Nelsons, BSO present a joyful and dramatic “Christmas Oratorio”

November 30, 2018 at 11:52 am

By Aaron Keebaugh

Andris Nelsons conducts the Boston Symphony Orchestra, soloists and Tanglewood Festival Chorus in Bach's "Christmas Oratorio" Thursday night at Symphony Hall. Photo: Winslow Townson

Andris Nelsons conducts the Boston Symphony Orchestra, soloists and Tanglewood Festival Chorus in Bach’s “Christmas Oratorio” Thursday night at Symphony Hall. Photo: Winslow Townson

In Part Five of Bach’s Christmas Oratorio, the soprano and tenor sing an aria that questions mankind’s relationship with the divine. As their lines weave into a dense web of sound, highlighting a momentary agitation and confusion, an alto calmly but firmly reassures the duo that Christ has already come, an idea that would have been close to the heart of Lutheran listeners in Leipzig during Christmas of 1734, the year Bach’s work was premiered.

The aria is the crux of a timeless composition that reflects upon and contemplates stories from the nativity. For the religious minded, the Christmas Oratorio poses a challenge to affirm one’s faith in light of uncertainty. As a concert experience, it offers pure joy.

Bach’s ebullient score is a favorite for many of Boston’s musical ensembles. Yet the Boston Symphony Orchestra has never performed the work in its entirety (the last near-complete performance was in December 1950, when Charles Munch conducted five of its six parts). 

Thursday night at Symphony Hall, Andris Nelsons led the orchestra in its first full performance to usher in the holiday season as well as the second annual Leipzig Week in Boston, a series of programs that spotlight the ongoing artistic relationship between the BSO and Leipzig Gewandhaus Orchestra.

The Christmas Oratorio is crafted less as a Handelian narrative than as a series of six meditative cantatas intended for feast days that fall between Christmas and Epiphany. Never one to let a good tune go to waste, Bach reused themes he had written for three secular cantatas and one–now lost–sacred work.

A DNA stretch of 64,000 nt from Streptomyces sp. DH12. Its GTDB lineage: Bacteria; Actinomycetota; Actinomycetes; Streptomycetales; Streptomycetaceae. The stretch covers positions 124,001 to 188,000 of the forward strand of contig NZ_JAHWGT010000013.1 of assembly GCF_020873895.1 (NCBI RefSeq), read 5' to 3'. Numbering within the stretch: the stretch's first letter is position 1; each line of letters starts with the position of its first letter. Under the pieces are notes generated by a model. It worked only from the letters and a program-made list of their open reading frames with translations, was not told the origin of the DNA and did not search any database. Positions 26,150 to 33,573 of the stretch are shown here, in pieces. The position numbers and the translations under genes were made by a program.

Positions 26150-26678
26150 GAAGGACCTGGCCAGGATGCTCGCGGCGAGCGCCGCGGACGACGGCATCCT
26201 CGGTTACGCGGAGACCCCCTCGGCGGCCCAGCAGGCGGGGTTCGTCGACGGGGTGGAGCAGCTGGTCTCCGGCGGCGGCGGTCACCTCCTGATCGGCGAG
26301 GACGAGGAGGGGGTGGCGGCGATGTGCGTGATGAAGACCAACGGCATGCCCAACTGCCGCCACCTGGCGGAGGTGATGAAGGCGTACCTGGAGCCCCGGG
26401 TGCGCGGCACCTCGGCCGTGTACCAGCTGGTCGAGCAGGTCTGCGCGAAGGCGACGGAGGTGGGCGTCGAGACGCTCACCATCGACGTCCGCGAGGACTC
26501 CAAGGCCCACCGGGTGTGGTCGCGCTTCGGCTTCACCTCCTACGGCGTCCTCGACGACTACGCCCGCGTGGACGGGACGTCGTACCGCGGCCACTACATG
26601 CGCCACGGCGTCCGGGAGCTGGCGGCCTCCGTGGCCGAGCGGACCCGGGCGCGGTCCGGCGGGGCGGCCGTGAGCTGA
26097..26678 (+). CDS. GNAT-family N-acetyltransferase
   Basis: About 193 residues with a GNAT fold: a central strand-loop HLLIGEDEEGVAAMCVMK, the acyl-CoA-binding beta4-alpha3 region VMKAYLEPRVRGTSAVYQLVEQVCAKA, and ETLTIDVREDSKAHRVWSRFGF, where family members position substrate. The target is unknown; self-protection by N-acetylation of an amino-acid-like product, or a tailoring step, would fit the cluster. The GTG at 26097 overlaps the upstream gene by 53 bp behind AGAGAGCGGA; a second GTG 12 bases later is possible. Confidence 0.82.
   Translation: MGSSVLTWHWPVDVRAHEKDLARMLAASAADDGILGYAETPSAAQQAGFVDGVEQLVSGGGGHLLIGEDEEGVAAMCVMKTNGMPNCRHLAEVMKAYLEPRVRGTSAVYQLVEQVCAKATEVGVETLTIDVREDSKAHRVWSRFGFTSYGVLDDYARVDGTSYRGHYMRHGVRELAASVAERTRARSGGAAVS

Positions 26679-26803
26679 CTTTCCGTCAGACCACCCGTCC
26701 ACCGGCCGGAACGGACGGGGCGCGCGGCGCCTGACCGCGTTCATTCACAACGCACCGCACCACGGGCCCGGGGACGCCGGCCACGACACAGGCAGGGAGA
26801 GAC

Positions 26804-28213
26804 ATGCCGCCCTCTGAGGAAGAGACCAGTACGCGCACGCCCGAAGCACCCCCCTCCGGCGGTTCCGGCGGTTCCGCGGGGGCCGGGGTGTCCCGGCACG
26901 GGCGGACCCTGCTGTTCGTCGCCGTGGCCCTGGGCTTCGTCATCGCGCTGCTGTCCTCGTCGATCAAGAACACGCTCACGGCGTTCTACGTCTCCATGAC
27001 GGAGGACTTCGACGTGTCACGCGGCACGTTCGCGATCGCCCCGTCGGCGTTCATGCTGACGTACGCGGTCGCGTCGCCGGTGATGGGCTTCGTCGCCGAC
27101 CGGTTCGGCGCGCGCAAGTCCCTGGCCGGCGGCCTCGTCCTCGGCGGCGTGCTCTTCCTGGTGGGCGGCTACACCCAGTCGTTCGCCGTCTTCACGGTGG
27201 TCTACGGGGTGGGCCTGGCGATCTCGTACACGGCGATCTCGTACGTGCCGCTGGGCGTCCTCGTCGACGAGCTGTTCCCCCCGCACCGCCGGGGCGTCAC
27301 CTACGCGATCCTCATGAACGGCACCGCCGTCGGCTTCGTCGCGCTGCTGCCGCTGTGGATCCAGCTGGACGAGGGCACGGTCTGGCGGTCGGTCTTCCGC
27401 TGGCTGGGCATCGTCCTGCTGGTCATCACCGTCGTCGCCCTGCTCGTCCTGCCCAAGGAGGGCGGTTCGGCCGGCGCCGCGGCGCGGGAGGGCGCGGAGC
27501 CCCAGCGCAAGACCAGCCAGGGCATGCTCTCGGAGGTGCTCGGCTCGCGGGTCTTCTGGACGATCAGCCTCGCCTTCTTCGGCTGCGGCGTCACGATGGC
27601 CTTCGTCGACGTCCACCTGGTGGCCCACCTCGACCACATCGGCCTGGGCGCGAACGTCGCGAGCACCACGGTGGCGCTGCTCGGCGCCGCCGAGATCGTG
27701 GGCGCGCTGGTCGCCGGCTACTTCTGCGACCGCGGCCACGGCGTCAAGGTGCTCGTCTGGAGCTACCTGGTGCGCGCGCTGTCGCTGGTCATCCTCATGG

The libretto by Picander, the pseudonym for Christian Friedrich Henrici who also wrote words to the St. Matthew Passion, muses upon the abiding mysteries of the Christmas story and explores the theme of steadfast faith. Though the Christmas Oratorio was intended as church music, Bach crafted some of the vocal parts with a vivid sense of character that could almost fit a contemporary opera. Thursday’s featured soloists mined the oratorio of its stirring drama.

As the Evangelist, tenor Sebastian Kohlhepp sang with sterling, bell-toned brilliance and conviction. Yet he was capable of softening his tone in his arias. In “Frohe Hirten, eilt, ach eilet” he sang with the plush warmth of a believer longing to see the newborn Christ. In several instances, mezzo-soprano Christine Rice made for a poignant Virgin Mary, singing the tender lullaby “Schlafe, mein Liebster” with motherly grace and love. In “Schließe, mein Herze” she beckoned listeners through rich, amber-laced phrases to believe in the miracles the shepherds had experienced in the field.